These words would have greatly encouraged the returned remnant of Zechariah's day, who were struggling to rebuild the Temple. However, they also anticipate a greater fulfillment (cp. Zech 2:10,11; 8:3; Isa 12:1; 54:8-10).
...and a line shall be stretched forth upon Jerusalem...
In OT prophecy, a surveyor's measuring line indicates the certainty of God's promises and the precision of their fulfillment. Thus, the Temple of the Millennial Kingdom is measured (Eze 40:3; Eze 47:3), and also the Temple of the Tribulation period (Rev 11:1,2). But here the symbollic meaning is overtaken by a foreview of literal surveyors preparing the land for inhabitants and productivity. Listen to His words through Jeremiah in Jer 31:1-5,38-40. To illustrate the certainty of the prophecy of Israel's restoration, the LORD then told Jeremiah to purchase a field, even while the fall of Jerusalem and the captivity of the nation were imminent (Jer 32). Jeremiah will not be disappointed with his investment (v.17).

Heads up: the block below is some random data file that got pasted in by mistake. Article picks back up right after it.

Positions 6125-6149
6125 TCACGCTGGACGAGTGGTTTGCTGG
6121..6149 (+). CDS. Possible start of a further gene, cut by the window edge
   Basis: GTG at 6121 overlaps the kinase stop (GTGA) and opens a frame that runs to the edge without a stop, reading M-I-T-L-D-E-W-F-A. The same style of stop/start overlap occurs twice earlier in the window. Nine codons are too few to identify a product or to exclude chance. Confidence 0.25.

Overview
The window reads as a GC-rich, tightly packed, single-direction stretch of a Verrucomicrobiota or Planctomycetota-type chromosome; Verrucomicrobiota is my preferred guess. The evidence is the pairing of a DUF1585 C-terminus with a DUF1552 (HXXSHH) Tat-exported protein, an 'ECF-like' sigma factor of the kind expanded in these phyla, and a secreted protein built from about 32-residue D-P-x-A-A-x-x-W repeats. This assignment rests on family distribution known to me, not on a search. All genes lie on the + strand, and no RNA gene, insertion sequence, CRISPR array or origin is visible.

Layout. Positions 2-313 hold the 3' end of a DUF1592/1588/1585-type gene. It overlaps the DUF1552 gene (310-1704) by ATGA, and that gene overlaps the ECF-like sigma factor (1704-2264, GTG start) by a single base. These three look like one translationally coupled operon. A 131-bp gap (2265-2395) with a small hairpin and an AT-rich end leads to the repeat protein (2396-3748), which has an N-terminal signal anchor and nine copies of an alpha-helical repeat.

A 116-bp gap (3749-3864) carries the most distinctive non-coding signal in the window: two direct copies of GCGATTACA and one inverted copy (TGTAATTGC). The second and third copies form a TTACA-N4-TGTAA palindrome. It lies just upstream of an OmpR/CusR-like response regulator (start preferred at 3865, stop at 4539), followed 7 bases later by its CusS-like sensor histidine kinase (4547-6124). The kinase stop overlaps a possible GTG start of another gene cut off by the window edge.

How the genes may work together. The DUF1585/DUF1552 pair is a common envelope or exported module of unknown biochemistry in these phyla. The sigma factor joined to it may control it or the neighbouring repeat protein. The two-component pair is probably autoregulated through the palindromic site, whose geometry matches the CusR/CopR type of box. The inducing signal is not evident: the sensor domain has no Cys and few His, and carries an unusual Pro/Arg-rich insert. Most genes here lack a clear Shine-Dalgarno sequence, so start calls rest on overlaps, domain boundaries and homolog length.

...the LORD shall yet choose Jerusalem.- cp. Psa 78:67,68; 132:13,14
18. Then lifted I up mine eyes, and saw, and behold four horns.
19 And I said unto the angel that talked with me, What [be] these?
And he answered me,
These [are] the horns which have scattered Judah, Israel, and Jerusalem.
Then lifted I up mine eyes, and saw, and behold...-
With his first vision finished, Zechariah receives a new vision in vs.18-21.
...and behold, four horns.- Zechariah requests and receives an explanation:
The four horns {symbollic of gentile kings, cp. Dan 7:24; Rev 17:12} represent the four gentile world empires which "scattered" {or, dispersed} the Jewish people and divided their holy city (Dan 2:31-44; 7:3-7).